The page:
Thanks for your input. Sounds like your approach is superior since it will avoid a couple of extraneous steps. I will have to take a look. However, unless I am missing something I do not believe an additional HttpConnection is being created as the YourClientTransport.createHttpConnection(String s, SOAPMessageContext ctx) should override the HttpClientTransport one:

public class YourClientTransport extends HttpClientTransport {
   @Override
   protected HttpUrlConnection createHttpConnection(String s, SOAPMessageContext ctx) throws IOException {
      HttpURLConnection httpURLConnection = super.createHttpConnection(s, ctx);
      httpURLConnection.setReadTimeout(1000);
      httpURLConnection.setConnectTimeout(1000);
      return httpURLConnection;
   }
}
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I know that you are using Axis but I struggled to find the same answer for Weblogic and since your question title and tags are generic, here is my solution.

In my client class that implements the generated MyObject interface, I have adapted the getServicePort() as follows (note that I also have security here).

protected MyObject getServicePort() throws java.rmi.RemoteException {
    if (port == null) {
        synchronized(this) {
            if (port == null) {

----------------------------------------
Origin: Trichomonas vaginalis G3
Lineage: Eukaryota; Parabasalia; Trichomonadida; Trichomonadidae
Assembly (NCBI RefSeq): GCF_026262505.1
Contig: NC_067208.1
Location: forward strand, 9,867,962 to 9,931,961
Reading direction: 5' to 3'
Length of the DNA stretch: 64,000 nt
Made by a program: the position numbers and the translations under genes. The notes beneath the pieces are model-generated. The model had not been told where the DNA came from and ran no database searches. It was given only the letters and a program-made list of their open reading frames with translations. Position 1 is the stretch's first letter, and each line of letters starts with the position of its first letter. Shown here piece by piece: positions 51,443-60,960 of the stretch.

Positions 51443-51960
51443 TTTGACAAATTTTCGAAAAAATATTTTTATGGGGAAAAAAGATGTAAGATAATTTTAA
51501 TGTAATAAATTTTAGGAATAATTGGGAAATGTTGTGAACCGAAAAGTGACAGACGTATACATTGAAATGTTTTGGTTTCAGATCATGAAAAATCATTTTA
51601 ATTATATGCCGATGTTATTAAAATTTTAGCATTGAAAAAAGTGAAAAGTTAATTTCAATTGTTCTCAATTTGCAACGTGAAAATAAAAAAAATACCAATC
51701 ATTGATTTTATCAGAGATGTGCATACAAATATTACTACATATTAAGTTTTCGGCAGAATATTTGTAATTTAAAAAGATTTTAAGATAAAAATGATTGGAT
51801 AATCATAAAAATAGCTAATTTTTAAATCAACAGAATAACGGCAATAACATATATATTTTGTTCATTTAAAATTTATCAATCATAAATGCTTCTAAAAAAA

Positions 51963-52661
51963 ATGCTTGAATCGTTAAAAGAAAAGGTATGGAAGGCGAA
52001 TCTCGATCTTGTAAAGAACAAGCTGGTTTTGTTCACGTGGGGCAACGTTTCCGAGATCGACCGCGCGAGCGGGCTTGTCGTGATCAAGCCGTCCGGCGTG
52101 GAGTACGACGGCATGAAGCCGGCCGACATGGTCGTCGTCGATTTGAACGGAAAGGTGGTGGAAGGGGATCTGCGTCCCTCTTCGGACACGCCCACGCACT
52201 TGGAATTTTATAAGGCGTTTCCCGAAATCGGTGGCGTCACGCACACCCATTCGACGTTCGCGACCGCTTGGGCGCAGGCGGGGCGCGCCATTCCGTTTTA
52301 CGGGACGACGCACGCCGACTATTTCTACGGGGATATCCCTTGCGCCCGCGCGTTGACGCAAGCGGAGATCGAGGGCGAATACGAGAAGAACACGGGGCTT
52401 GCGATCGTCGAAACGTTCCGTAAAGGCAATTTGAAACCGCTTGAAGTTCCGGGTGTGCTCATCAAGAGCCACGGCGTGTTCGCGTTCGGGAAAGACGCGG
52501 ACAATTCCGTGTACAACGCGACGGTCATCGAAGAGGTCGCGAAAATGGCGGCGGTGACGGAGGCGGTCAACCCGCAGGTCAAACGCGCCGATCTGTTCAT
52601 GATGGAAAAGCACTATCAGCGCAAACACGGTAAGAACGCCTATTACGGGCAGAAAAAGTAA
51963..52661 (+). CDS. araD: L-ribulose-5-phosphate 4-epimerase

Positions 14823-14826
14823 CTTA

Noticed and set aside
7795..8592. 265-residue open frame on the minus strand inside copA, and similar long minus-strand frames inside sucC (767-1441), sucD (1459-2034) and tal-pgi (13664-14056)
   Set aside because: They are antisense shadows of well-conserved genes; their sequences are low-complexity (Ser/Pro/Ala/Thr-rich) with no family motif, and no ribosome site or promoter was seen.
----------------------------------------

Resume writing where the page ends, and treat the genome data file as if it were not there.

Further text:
try {
                    final MyObject_Impl service = new MyObject_Impl(wsdlURL);

                    // using a local variable until the object is completelly initialized
                    final MyObject localPort = service.getMyObjectPort();

                    // if username and password are provided: building a client which will include the 
                    // username and token
                    if (username != null && pwd != null) {
                        Stub localStub = ((Stub) localPort);

                        // We have UsernameToken Authentication too
                        localStub._setProperty(
                                WSSecurityContext.CREDENTIAL_PROVIDER_LIST, 
                                Collections.singletonList(
                                        new ClientUNTCredentialProvider(username.getBytes(), pwd.getBytes())));

                        if (timeout != null) {
                               log.debug("Setting timeout to " + timeout + " milliseconds");
                            localStub._setProperty("weblogic.wsee.transport.read.timeout", timeout);
                            localStub._setProperty("weblogic.wsee.transport.connection.timeout", timeout);
                        }
                    }

                    port = localPort;

                } catch (ServiceException e) {
                    throw new RemoteException("Could not initialize client to MyObject service", e);
                }
            }
        }
    }
    return port;
}

The Oracle documentation is here: http://docs.oracle.com/cd/E12840_01/wls/docs103/webserv_rpc/client.html#wp241849 but it incorrectly states that the timeout is in seconds. It actually is in milliseconds !

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You should use:

import javax.xml.rpc.Stub;

...


int timeout = <number of milliseconds>;

((Stub) port)._setProperty(
                "axis.connection.timeout",
                timeout);